Movies: Metropolis *****
One mustn't grumble, but sometimes you emerge from a particularly nihilistic feature-film press screening wondering if there's any legal way of suing the producers so you can get the hour-and-a-half back. We critics, poor, mistreated underlings that we are, have to sit through some fearful garbage. So it was a real treat to be required to experience all two-and-a-half hours of Metropolis.
When it was originally released in 1927, Fritz Lang's dystopian extravaganza was cut to shreds for the US market, and much of it was thought lost forever. This re-release comes on foot of the discovery of a pretty complete copy of the film that had been gathering dust in a Buenos Aires museum, and the finished restoration is a thing of beauty.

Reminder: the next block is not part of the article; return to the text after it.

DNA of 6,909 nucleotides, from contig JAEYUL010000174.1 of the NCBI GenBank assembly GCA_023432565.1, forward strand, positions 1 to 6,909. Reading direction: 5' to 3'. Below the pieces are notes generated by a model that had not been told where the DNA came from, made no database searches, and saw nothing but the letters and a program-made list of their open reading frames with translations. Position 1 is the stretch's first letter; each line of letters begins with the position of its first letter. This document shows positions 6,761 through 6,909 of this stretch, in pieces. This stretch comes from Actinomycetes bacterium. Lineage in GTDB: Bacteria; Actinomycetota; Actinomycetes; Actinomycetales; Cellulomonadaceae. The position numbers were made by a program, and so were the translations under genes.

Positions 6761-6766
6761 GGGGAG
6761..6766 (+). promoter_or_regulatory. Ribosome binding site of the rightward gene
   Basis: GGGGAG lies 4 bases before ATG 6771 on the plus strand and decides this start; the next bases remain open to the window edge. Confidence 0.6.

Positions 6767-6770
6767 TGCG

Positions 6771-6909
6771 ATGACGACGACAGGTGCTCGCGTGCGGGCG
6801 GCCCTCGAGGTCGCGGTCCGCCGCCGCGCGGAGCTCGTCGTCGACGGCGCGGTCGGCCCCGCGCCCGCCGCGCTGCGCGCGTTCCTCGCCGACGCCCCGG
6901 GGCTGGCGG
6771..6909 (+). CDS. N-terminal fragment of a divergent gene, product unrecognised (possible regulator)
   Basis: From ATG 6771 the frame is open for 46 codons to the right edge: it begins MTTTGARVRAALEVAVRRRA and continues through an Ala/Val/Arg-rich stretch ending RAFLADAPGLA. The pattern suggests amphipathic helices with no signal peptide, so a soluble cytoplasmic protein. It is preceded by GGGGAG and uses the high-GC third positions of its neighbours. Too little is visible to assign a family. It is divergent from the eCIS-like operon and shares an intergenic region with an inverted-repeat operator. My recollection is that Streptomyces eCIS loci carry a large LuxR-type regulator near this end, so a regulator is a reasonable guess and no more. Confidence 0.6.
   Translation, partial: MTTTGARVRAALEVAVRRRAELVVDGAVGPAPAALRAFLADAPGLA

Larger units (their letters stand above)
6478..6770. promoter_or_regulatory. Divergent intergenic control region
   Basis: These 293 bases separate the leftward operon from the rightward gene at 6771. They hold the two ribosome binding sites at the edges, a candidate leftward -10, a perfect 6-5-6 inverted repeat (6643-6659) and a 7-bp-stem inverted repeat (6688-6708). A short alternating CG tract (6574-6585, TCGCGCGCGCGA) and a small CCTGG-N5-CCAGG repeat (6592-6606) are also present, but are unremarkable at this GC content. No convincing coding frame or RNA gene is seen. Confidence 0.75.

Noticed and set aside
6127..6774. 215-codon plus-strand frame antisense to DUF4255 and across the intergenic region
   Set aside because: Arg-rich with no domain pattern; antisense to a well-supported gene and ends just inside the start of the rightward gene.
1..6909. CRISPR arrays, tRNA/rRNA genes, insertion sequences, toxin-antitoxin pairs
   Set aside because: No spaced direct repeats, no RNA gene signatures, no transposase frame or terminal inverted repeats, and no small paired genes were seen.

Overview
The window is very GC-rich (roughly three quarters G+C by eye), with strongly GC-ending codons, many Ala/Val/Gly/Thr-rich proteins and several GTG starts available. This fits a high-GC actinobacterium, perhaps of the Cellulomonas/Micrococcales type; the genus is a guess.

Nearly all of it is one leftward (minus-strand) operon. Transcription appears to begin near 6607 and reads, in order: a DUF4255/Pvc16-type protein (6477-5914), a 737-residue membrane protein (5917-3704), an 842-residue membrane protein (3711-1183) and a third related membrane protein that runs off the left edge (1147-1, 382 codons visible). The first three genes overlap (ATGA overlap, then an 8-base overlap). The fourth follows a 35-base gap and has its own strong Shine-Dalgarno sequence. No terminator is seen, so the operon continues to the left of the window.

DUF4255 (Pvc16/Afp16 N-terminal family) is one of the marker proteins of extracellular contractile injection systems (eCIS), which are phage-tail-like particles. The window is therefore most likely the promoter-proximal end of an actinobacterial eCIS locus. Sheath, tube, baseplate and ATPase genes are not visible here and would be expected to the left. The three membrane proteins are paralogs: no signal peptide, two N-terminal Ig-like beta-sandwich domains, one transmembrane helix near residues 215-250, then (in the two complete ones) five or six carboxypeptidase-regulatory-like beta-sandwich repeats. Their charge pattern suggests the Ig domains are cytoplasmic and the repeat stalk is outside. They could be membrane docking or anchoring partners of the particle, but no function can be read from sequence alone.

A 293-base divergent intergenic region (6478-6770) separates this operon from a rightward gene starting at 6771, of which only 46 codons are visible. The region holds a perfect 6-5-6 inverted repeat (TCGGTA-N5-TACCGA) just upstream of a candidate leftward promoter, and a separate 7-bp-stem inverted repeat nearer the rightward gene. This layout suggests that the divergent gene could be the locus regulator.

Set in a futuristic burg presided over by a totalitarian visionary, Metropolis tells the story of a workers' revolt and the appearance of a monstrous robot with which a rival scientist hopes to destroy the city. With a fine, original score by Gottfried Huppertz, the film unfolds in a series of dramatic episodes. Some of the acting might seem a little odd at this remove, but silent actors were expected to convey a lot more with their faces and bodies, and lead actress Brigitte Helm is absolutely brilliant in a tricky dual role. The real star, though, is Lang's incredibly fecund imagination and his glorious realisation of the futuristic Babel he dreamt up in his head.